talking nonsense. The essence of these comments are as follows:

"Jack's analysis assumes that global warming is driven by changes in
the radiation balance at the Earth's surface. This is not so. What
happens is something like this:
It is true that the CO2 molecule suffers many collisions between the
time that it absorbs radiation from the solid Earth, and re-emits it in
all directions. This means that it is in thermal, and radiative
equilibrium with its surroundings at each altitude. As we go up in the
troposphere, the temperature of that atmosphere drops, and hence the
temperature of the CO2 at greater elevations also drops. At these lower
temperatures found at the top of the atmosphere, the energy is radiated
into space because there is so little CO2 above it that the atmosphere is
essentially transparent at these emitting wavelengths. However, at that
altitude the intensity of the emitted radiation is decreases (recall the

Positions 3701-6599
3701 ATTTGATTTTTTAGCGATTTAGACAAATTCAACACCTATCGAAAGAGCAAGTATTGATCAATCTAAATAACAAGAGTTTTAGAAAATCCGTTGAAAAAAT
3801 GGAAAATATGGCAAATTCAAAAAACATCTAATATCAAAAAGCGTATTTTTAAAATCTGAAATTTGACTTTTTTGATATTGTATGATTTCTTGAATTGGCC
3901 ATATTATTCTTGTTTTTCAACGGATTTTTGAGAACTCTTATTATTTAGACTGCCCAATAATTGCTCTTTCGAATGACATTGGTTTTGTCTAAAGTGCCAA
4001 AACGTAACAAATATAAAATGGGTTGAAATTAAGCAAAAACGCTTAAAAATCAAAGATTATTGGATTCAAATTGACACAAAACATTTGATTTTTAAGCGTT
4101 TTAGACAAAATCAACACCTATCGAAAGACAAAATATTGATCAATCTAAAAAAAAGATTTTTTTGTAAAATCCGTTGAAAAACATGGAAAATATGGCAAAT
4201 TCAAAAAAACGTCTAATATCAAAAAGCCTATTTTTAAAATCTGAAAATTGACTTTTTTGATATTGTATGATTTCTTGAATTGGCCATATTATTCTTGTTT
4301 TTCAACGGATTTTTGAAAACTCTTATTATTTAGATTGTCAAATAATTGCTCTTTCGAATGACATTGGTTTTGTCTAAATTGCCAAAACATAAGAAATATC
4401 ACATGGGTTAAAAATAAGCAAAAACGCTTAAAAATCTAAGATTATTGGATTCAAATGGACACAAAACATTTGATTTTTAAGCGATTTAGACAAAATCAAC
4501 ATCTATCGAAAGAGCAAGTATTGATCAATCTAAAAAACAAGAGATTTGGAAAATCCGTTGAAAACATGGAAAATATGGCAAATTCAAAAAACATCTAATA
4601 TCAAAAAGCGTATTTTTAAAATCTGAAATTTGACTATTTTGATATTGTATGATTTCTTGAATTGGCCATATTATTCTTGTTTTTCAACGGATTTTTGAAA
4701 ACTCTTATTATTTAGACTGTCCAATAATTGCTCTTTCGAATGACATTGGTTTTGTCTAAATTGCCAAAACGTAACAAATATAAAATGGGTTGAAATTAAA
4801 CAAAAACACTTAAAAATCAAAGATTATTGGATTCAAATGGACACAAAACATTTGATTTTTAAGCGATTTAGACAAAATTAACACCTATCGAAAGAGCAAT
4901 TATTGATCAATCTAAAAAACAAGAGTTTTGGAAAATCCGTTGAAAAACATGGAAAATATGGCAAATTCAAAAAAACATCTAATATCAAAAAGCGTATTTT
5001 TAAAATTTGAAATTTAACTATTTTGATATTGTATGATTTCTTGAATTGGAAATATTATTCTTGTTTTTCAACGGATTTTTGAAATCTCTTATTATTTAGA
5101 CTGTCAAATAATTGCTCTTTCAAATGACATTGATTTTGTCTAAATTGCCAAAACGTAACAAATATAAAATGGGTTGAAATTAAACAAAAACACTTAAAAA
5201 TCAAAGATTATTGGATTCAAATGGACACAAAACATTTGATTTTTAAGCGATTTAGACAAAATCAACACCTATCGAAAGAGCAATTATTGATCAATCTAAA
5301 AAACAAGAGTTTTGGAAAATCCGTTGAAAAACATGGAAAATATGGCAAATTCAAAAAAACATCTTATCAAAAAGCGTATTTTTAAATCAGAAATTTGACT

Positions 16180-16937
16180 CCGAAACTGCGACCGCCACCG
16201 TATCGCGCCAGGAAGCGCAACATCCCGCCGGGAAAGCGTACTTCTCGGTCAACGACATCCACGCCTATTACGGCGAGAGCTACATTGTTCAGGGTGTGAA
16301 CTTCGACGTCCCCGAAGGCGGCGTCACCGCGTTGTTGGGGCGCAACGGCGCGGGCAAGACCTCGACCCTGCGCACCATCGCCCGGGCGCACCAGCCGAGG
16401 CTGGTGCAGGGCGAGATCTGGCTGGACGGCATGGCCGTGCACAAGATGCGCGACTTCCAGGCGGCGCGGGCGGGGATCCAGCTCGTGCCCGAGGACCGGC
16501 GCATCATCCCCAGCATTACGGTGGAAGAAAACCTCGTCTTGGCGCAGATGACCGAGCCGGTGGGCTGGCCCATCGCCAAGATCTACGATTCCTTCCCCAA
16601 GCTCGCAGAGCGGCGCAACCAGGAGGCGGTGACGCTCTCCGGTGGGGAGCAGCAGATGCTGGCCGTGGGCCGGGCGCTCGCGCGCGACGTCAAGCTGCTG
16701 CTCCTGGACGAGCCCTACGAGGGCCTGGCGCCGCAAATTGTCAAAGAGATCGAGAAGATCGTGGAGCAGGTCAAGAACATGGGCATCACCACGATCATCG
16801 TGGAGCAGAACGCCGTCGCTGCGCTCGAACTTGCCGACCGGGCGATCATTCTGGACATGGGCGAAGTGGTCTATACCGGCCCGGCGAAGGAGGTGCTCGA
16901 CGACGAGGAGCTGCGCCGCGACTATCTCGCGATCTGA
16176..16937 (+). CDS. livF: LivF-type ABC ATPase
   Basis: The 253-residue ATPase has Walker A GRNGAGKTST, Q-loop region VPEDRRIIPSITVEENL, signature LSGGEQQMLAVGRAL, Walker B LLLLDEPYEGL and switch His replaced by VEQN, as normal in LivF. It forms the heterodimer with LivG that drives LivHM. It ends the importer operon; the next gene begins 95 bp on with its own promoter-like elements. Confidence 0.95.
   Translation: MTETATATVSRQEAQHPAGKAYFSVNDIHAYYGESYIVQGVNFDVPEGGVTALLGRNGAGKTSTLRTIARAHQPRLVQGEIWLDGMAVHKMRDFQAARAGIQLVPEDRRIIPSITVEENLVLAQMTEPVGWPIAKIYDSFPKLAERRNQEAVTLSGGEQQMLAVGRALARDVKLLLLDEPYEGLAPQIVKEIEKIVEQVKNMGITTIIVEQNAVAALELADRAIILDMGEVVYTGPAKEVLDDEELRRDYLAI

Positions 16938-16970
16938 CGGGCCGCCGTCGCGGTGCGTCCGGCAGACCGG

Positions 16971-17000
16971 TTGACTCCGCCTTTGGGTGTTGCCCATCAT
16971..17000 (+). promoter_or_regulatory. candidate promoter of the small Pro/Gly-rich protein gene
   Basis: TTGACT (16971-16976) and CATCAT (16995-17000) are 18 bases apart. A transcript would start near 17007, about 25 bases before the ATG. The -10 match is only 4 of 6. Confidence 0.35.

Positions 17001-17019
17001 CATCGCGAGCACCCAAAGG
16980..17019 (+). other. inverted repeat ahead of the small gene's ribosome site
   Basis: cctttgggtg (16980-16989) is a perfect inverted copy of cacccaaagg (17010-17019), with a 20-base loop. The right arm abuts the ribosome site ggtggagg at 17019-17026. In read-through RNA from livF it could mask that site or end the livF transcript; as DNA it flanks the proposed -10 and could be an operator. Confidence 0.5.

Steffan-Boltzmann law says that: I is proportioal to T to the 4th). Thus
the loss of radiative loss of energy to space from this altitude drops,
because of the presence of the CO2 in the atmosphere. If now more CO2 is
added to the atmosphere then the level from which the emission occurs
rises. Since the temperature of the emitting CO2 is even lower, radiation
leaving the Earth is reduced. The climate then warms until once again the
input of solar radiation just balances the radiative loss to space. The
fact that near sea level the CO2 concentration is sufficiently high to
absorb all the radiation in the main CO2 band is irrelevant!"

If the above response to Jack Barrett's theory is correct, then the usual